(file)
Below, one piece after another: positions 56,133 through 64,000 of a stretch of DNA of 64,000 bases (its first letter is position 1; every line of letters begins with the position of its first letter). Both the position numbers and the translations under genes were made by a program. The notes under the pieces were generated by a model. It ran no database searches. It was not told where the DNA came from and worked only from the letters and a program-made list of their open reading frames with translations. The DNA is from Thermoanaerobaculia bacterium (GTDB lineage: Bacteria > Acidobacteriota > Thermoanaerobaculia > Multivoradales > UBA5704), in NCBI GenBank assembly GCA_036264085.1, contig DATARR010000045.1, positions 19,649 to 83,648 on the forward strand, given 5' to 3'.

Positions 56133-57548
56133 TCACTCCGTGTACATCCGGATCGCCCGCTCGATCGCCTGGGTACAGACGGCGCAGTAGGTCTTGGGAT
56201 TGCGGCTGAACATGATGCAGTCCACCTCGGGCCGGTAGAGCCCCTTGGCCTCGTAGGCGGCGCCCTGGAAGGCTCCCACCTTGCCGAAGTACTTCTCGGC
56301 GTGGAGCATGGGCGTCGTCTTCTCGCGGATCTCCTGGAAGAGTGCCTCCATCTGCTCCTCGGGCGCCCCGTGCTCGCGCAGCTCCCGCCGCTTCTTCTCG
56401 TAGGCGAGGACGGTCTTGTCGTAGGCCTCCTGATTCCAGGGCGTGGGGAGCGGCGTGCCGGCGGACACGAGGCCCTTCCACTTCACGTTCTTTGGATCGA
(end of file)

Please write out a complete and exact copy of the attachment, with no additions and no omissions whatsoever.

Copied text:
Below, one piece after another: positions 56,133 through 64,000 of a stretch of DNA of 64,000 bases (its first letter is position 1; every line of letters begins with the position of its first letter). Both the position numbers and the translations under genes were made by a program. The notes under the pieces were generated by a model. It ran no database searches. It was not told where the DNA came from and worked only from the letters and a program-made list of their open reading frames with translations. The DNA is from Thermoanaerobaculia bacterium (GTDB lineage: Bacteria > Acidobacteriota > Thermoanaerobaculia > Multivoradales > UBA5704), in NCBI GenBank assembly GCA_036264085.1, contig DATARR010000045.1, positions 19,649 to 83,648 on the forward strand, given 5' to 3'.

Positions 56133-57548
56133 TCACTCCGTGTACATCCGGATCGCCCGCTCGATCGCCTGGGTACAGACGGCGCAGTAGGTCTTGGGAT
56201 TGCGGCTGAACATGATGCAGTCCACCTCGGGCCGGTAGAGCCCCTTGGCCTCGTAGGCGGCGCCCTGGAAGGCTCCCACCTTGCCGAAGTACTTCTCGGC
56301 GTGGAGCATGGGCGTCGTCTTCTCGCGGATCTCCTGGAAGAGTGCCTCCATCTGCTCCTCGGGCGCCCCGTGCTCGCGCAGCTCCCGCCGCTTCTTCTCG
56401 TAGGCGAGGACGGTCTTGTCGTAGGCCTCCTGATTCCAGGGCGTGGGGAGCGGCGTGCCGGCGGACACGAGGCCCTTCCACTTCACGTTCTTTGGATCGA